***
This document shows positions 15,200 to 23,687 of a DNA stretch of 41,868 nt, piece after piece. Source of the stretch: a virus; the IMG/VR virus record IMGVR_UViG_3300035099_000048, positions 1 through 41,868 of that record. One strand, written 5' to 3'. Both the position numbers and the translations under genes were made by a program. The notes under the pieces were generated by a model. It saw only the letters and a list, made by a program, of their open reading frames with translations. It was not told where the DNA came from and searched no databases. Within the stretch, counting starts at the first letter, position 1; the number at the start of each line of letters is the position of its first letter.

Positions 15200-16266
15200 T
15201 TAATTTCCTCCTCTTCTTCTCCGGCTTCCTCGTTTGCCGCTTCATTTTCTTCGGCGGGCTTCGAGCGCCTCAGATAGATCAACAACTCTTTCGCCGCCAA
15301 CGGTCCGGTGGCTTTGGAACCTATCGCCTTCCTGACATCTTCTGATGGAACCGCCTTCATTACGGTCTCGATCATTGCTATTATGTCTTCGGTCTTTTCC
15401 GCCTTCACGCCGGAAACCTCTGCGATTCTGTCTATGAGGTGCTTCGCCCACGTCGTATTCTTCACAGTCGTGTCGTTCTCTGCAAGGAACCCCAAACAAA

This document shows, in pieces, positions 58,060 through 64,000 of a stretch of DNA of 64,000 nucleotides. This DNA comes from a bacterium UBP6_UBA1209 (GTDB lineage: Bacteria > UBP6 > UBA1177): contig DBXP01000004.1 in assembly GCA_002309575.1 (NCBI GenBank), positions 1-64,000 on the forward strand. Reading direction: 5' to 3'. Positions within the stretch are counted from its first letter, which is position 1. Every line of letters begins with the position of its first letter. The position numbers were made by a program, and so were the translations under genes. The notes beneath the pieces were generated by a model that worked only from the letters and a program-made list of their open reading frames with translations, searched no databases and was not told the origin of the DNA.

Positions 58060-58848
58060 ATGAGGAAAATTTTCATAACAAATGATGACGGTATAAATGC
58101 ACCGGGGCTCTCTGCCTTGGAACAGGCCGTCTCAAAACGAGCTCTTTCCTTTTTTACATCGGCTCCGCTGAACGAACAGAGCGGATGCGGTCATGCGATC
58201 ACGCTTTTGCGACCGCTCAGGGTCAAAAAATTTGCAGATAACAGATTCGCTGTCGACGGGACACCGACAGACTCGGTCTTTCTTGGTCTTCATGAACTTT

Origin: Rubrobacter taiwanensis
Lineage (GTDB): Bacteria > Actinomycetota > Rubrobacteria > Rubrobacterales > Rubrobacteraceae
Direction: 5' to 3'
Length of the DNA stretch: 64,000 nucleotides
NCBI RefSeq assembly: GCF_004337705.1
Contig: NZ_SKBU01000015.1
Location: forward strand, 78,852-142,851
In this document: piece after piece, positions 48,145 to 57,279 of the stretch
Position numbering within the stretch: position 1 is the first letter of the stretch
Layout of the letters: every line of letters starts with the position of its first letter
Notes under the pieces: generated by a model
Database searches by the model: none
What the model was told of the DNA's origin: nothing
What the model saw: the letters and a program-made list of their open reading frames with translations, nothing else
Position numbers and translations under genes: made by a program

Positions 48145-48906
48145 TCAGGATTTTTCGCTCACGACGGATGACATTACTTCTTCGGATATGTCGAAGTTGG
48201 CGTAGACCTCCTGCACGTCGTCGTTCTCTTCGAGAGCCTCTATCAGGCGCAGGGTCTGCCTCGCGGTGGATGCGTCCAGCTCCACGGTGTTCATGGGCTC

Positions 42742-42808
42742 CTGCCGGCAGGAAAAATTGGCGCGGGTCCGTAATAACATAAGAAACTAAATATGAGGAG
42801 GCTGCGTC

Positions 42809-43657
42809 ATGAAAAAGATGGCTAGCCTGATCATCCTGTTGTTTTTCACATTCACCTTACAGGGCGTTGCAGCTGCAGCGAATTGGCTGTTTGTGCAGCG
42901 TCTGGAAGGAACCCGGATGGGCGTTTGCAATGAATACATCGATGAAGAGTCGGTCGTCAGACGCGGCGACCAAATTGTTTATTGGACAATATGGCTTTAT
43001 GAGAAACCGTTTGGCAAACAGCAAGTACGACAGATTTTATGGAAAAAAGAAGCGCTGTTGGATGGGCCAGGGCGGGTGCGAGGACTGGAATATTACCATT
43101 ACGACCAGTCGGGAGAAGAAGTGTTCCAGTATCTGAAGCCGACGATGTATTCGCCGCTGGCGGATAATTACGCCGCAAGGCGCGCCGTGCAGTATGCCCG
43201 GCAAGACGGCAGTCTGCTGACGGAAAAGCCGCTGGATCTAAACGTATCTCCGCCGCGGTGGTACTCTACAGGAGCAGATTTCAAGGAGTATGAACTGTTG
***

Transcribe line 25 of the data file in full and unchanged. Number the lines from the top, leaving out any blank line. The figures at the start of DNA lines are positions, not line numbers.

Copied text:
What the model saw: the letters and a program-made list of their open reading frames with translations, nothing else